It’s Show Time! 

My dogs know when its time to go to a show. The cues are everywhere: baths, grooming, packing the van and cooking the liver. The morning of, they see us scurrying around the house gathering last minute items, leashes in hand. They are smart, they have memories of fun and excitement. Jinx was especially animated last Thursday. I could hear her brain, “Dog Show! Dog Show!” She knew, after all those years, where she was going. We left at 4 am since we heard the lines to get to the rings might be long. We arrived at 6 am and unloaded ringside in the dark, under one of those large white tents, now sprayed across Colonial Park in Somerset, NJ.

After walking the dogs around the well-appointed grounds, past trophy displays, floral arrangements, and fashionably dressed folks, I gingerly placed Jinx on the grooming table. Bark! Bark! Bark! Bark! Jinx announced. Some things never change. After primping the old bitch, show lead on her, we headed to the ring. As the steward called our number, we proudly walked in. Our heads held high, her’s looking for treats, mine trying to keep my fancy hat on my head in a blowing wind.

Jinx at age 12, shows like a charm at M&E in the Veteran Sweepstakes. Her son, Ch. Elvemel Casino Royale CGC, captured Veteran Sweeps Best of Opposite, making us very proud!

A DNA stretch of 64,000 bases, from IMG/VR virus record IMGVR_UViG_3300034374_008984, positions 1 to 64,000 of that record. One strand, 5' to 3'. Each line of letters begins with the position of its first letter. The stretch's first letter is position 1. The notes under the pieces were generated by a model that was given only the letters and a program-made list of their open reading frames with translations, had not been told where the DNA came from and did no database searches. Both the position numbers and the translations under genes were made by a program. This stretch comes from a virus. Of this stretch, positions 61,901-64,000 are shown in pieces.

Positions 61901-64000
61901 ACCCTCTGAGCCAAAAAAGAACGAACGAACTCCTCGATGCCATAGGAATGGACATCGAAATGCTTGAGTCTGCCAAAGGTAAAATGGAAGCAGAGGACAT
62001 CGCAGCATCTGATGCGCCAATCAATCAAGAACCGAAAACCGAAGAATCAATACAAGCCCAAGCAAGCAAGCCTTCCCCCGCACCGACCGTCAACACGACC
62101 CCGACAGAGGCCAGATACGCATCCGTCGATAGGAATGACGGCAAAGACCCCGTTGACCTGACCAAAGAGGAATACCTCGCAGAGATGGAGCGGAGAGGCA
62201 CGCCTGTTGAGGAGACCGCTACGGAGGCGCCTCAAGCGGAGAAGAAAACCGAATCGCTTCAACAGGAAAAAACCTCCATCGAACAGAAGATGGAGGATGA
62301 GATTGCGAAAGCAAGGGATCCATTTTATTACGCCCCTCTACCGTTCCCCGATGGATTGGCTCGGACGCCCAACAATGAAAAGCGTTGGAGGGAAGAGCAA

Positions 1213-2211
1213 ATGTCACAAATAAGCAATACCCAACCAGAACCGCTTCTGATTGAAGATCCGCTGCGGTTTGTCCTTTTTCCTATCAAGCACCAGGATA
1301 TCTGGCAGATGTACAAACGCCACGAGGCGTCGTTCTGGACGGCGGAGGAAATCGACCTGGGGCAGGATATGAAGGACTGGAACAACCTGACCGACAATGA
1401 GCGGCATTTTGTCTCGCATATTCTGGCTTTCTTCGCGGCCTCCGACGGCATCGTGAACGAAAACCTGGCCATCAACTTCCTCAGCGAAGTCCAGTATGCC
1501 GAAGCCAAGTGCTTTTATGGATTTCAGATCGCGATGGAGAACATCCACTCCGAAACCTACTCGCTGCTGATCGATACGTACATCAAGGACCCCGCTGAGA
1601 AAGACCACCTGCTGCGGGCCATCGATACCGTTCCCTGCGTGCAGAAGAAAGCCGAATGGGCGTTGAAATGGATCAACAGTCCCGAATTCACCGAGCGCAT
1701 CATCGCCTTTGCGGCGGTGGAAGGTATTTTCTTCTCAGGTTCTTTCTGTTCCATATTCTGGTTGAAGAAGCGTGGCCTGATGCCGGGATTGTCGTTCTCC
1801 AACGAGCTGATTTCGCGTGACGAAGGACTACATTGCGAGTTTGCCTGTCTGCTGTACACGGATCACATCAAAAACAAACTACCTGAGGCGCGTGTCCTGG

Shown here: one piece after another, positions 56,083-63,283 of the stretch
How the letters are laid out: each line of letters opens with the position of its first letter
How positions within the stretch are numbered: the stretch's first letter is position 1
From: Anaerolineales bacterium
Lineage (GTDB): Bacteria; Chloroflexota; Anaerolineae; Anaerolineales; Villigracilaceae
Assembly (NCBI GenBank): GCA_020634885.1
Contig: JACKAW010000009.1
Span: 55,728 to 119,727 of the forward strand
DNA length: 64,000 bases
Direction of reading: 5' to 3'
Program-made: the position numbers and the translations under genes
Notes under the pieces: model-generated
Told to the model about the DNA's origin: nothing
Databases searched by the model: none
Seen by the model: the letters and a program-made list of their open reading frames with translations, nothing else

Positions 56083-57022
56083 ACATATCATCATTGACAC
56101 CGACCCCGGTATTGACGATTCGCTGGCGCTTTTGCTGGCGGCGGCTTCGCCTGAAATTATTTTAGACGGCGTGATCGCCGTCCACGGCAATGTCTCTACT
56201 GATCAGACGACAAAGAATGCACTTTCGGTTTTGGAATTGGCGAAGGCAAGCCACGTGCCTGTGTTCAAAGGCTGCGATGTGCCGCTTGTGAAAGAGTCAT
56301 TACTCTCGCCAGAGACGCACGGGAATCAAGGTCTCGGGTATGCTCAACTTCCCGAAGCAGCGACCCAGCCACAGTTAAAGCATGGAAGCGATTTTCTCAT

Jinx at age 12, shows like a charm at M&E in the Veteran Sweepstakes under Judge Sue Ratz. Her son, Ch. Elvemel Casino Royale CGC, captured Veteran Sweeps Best of Opposite, making us very proud!

It’s customary at shows, when veterans (dogs over 7 years old) are gaited around the ring, to give them a round of applause. Most veterans are returning ‘show veterans’ with long careers. For Jinx, she was here because she belonged here as the fruits of my labor as a breeder. She was here so others could study dogs, could study her. As the judge went over her aging body, she sparkled. Those beautiful dark brown eyes still captured hearts. As we gaited around the ring for that final time, applause as Jinx pulled the lead between us taught, I felt those tears well up again. This time, it was pride, not sadness. The owner of her sire was watching ringside. She commented how watching Jinx was like watching Jag move gracefully around the ring. As a stud dog, he had stamped his quality on her. As a breeder, I had recognized that and matched it well with Jinx’s dam. It was good to know that after decades of studying dogs, as a breeder, I finally got it right in a beautiful bitch who disappeared for a decade from dog shows.